Cyberpunk Information Database
Technology


Ubiquitous & Wearable Computing


 

This research area tackles with applications and enabling technologies for ubiquitous and wearable computing (such as ad hoc networking technologies).

In ubiquitous computing a user has access to many computing devices. These computing devices will be unobtrusive and provide seamless access to a wide variety of data and allow the user to perform tasks as needed, where needed. The objective of ubiquitous computing is to move interaction with computers out of a personís central focus and into the userís peripheral attention where they can be used subconsciously. Ubiquitous computing is often characterized by the attributes of mobility, interconnectivity and context-awareness.

One of the key attributes of ubiquitous computing is mobility. An individual will carry or wear multiple devices and move about the office, home or public places. It's obvious that these devices should be both easily transportable and simple to interact with. User interfaces, whether voice, pen based or key based, will present particular challenges in mobile devices. Frugality will be important when mobile devices are designed since resources of mobile devices are minimal. Displays of mobile devices have limited graphics capabilities and are quite small. Similarly, memory is limited, disks may be nonexistent, and software availability may be restricted.

Another key attribute of ubiquitous computing is interconnectivity. Current mobile hosts such as notebooks, PDAs and cellular phones provide connectivity but lack interconnectivity. With these devices a user may connect to another system on a point to point basis. The ubiquitous computing paradigm will take this a step further. "Ubiquitous" devices, like existing devices, will have the ability to connect to systems on a point to point basis. They will have additional capabilities too. Devices will be aware of each other and know how to exchange information among themselves. In addition, they will be able to control each other as needed. Just how this will be accomplished remains to be seen. Suggestions including the use of infrared (IrDA), low power RF, or even inductive (EMF) communications have been proffered.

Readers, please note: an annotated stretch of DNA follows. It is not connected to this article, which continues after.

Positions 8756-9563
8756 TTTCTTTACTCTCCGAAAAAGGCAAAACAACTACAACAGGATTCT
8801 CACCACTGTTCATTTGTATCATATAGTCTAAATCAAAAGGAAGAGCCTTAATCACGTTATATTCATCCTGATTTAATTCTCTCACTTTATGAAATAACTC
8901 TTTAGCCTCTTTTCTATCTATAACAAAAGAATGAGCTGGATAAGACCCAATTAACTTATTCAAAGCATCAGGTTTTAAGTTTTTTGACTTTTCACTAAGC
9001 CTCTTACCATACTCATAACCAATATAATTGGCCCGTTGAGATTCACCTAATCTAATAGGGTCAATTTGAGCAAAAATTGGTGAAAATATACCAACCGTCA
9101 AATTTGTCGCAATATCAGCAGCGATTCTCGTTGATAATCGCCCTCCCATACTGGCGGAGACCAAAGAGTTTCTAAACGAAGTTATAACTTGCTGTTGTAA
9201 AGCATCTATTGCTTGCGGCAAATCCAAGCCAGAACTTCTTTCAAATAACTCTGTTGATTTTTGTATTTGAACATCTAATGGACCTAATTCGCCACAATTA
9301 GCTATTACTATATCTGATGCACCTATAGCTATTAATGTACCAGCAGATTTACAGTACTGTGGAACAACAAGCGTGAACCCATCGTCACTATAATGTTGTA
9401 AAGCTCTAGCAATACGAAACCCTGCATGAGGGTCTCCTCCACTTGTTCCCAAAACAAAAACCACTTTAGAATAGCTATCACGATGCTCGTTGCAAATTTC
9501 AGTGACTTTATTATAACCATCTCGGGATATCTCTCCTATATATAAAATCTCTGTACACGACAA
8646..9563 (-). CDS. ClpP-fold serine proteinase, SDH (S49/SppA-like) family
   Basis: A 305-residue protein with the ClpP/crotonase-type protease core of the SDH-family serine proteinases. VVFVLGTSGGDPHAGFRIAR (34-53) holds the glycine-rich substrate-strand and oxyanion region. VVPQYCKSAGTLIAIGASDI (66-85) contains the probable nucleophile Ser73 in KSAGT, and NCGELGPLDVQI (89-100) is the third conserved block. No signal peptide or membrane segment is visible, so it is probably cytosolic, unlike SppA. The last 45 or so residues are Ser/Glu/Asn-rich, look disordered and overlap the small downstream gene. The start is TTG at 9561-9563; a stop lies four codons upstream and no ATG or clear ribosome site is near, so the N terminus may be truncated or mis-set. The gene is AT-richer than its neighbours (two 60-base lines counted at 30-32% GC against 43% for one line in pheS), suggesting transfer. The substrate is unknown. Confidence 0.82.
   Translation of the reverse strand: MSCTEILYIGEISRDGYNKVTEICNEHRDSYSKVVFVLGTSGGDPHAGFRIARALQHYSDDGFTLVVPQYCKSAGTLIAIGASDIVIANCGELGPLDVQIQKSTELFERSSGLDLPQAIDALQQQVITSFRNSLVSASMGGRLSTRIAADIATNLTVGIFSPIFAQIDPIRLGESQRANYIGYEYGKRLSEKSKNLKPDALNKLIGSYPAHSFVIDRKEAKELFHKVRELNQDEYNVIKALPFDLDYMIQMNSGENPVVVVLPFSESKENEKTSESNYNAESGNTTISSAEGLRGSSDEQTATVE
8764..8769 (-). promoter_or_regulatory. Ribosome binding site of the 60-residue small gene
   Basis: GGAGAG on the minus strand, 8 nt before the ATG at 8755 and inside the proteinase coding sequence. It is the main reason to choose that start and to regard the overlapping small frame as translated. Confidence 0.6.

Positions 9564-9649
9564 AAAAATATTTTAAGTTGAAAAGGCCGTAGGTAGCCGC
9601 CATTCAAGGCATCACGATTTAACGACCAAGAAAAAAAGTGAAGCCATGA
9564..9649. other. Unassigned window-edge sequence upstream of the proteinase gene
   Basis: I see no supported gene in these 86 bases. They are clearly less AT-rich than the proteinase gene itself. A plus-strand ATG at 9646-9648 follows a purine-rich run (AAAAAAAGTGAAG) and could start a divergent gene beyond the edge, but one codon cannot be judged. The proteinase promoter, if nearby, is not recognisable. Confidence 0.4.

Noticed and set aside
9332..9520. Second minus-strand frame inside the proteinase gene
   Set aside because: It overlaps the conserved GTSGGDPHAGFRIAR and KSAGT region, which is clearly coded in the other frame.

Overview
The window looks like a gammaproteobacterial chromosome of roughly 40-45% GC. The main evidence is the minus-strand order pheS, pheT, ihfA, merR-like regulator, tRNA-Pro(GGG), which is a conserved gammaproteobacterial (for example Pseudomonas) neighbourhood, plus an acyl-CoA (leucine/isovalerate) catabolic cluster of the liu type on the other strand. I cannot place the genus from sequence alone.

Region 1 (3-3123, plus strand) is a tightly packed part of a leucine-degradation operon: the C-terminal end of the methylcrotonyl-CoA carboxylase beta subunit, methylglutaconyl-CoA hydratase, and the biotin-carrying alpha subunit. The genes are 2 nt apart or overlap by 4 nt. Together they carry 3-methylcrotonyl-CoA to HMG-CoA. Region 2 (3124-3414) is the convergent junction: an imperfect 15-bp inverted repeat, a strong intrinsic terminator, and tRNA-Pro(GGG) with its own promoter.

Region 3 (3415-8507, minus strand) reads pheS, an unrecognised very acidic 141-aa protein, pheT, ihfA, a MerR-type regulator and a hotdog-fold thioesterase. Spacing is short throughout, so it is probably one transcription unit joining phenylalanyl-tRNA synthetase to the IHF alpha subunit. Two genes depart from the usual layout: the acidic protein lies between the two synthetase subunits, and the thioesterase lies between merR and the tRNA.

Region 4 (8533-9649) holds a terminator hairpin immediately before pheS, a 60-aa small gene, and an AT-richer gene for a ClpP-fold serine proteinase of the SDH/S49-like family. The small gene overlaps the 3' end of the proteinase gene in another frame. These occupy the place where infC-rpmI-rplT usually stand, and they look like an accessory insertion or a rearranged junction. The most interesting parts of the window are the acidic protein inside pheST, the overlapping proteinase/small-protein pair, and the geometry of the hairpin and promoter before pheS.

For Ubiquitous devices to be truly useful they must support the concept of context awareness. Context aware devices will be able to adapt their behavior to the environment in which they find themselves. Devices should recognize when they transition to a new network or one that uses a different protocol and adapt appropriately; e.g. switch from using low power RF for communication to using an IrDA port instead. Context aware devices will also recognize the software, hardware and other resource constraints of devices they are interacting with. For example, a device should know or be able to discover whether a device it wishes to interact with can support a certain protocol or windowing system. This is often referred to as resource qualification.


References

Ubiquitous Computing: An Interesting New Paradigm
An essay by Marcia Riley.

Hot Topics in Ubiquitous Computing
An essay byMark Weiser.

Some Computer Science Issues in Ubiquitous Computing
An essay by Mark Weiser.

Worls is not a Desktop
An essay by Mark Weiser.

The Computer for the 21st Century
An essay by Mark Weiser.

Moving Toward Ubiquitous Computing
A survey.


Links

Ubiquitous Computing
Ubiquitous Computing page at Xerox Palo Alto Research Center.


 





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